Autochromes Lumière

 

Lamination

Increasing the Transparency through Lamination
Such a system, made up of died starch granules with a carbon filling, was heavily opaque and allowed less than 10% of the incidental light to pass through it. Reading the patents, we can witness some of the technical solutions put in place by Louis Lumière to increase the transparency of the system. The first, which never got beyond the experimental stage, consisted of replacing the black carbon by another, extremely fine, dyed starch. The second solution, retained at the industrial stage, consisted of an operation of lamination that crushed the granules to make them more compact.

Louis Lumière reported that in the course of his research he had once accidentally scratched the starch layer of an Autochrome he was working on with his fingernail. He discovered then, to his surprise, that the plate was more transparent where he had scratched it. He realised then, that in smoothing the granules out in such a manner, he had reduced the overall thickness of the plate and limited the phenomena of light refraction. In other words, the application of pressure compressed the granules against one another and so diminished the empty spaces between them, which were the origin of the parasitic light. This accidental lamination had increased the plate s transparency by 1.5 times. What remained to be determined, however, was a means of submitting the whole plate to such an operation without breaking the glass. Louis Lumière first travelled to Würtemberg, Germany, to try the Hüber press, but this was unsuccessful. He had to come up with a machine that was specifically adapted to the particularities of the Autochrome.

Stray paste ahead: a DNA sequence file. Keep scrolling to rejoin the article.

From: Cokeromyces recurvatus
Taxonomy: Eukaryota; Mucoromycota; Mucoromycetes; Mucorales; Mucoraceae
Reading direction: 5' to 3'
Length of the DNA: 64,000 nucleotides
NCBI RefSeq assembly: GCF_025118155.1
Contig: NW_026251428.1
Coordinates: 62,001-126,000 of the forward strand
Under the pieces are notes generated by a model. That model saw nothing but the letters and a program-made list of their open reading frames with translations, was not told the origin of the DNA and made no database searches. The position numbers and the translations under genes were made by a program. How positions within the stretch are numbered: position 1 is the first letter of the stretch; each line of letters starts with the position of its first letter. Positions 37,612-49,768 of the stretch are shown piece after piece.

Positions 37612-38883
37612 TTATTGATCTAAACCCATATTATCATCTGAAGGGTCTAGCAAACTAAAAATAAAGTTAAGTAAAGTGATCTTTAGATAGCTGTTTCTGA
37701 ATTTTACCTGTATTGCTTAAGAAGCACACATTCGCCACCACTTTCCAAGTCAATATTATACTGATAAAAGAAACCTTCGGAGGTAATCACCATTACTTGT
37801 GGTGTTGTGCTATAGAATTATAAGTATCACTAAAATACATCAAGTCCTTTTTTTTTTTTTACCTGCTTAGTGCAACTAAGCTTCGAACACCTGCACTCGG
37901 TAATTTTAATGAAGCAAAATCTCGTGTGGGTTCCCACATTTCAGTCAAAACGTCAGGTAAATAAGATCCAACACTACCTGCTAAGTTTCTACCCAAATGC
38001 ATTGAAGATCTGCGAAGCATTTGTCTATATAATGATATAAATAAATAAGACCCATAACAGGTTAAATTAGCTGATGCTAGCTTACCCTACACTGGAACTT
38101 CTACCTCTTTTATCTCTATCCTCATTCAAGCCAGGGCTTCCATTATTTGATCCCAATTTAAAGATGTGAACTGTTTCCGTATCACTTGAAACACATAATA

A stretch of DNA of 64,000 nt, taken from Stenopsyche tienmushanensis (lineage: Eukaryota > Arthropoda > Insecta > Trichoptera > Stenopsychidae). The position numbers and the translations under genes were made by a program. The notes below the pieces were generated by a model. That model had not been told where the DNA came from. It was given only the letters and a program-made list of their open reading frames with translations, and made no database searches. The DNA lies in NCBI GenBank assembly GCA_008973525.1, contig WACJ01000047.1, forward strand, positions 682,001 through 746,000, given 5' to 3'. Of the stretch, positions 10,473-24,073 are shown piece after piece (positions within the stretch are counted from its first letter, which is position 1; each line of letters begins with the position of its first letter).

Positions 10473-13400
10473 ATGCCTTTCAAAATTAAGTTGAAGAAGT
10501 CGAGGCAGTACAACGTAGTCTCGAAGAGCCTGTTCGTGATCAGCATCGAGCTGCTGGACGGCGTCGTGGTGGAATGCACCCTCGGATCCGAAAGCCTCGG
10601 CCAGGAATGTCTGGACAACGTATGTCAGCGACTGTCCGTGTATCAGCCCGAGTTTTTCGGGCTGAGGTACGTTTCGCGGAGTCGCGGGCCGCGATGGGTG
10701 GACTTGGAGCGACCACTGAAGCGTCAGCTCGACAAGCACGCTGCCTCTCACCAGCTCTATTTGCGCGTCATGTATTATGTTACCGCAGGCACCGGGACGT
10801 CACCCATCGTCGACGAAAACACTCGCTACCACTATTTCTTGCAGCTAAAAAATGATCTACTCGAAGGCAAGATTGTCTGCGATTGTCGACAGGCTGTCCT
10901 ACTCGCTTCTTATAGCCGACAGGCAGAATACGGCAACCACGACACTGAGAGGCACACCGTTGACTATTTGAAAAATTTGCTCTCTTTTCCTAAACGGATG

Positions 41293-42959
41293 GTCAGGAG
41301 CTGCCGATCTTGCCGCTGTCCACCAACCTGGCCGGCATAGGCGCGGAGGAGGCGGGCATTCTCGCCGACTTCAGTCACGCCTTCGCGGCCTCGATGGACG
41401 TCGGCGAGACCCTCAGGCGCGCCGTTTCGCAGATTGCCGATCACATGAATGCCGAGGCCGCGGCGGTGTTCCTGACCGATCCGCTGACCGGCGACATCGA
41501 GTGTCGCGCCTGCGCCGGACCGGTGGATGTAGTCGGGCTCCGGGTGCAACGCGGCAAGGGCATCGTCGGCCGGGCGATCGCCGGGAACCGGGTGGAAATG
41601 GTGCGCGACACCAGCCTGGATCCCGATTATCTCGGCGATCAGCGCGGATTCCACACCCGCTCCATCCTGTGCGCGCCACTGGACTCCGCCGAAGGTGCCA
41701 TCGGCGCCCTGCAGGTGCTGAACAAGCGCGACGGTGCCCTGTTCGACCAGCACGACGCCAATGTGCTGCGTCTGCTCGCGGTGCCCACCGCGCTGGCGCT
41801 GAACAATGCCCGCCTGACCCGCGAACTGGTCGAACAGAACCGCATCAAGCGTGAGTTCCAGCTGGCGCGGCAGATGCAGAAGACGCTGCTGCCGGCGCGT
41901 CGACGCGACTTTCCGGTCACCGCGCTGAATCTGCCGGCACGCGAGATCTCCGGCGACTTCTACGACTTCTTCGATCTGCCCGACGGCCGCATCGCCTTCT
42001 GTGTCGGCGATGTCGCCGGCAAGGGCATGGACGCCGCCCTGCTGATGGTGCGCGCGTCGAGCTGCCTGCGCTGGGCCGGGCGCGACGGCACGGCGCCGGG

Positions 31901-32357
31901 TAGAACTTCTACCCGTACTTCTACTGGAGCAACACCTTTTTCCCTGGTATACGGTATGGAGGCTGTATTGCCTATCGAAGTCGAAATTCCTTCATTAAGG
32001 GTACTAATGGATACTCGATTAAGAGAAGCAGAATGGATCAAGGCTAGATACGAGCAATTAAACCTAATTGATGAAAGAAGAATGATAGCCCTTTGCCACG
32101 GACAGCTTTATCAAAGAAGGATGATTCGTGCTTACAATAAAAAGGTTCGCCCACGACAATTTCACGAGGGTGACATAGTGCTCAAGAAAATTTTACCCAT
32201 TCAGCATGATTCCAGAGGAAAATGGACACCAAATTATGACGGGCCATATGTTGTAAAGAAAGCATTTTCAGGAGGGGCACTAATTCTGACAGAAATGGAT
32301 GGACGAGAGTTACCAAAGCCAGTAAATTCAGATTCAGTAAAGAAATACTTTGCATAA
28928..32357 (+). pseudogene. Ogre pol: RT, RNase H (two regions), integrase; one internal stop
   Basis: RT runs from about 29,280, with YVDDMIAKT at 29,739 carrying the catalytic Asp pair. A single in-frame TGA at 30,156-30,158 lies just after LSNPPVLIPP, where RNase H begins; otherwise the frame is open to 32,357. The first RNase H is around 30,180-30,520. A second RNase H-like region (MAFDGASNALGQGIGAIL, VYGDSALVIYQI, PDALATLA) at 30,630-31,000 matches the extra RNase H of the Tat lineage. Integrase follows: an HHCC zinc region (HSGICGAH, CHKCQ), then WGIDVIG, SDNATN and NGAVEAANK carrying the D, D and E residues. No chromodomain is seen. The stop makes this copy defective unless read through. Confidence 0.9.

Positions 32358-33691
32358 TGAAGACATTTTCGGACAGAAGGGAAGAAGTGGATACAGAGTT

The compression Louis Lumière sought was finally obtained "by means of a cylinder 1.5mm in diameter, in the form of successive tangential rectilinear marks." He had succeeded in reproducing an accidental scratch of his fingernail, through " as he describes it "a series of "successive tangential rectilinear marks."

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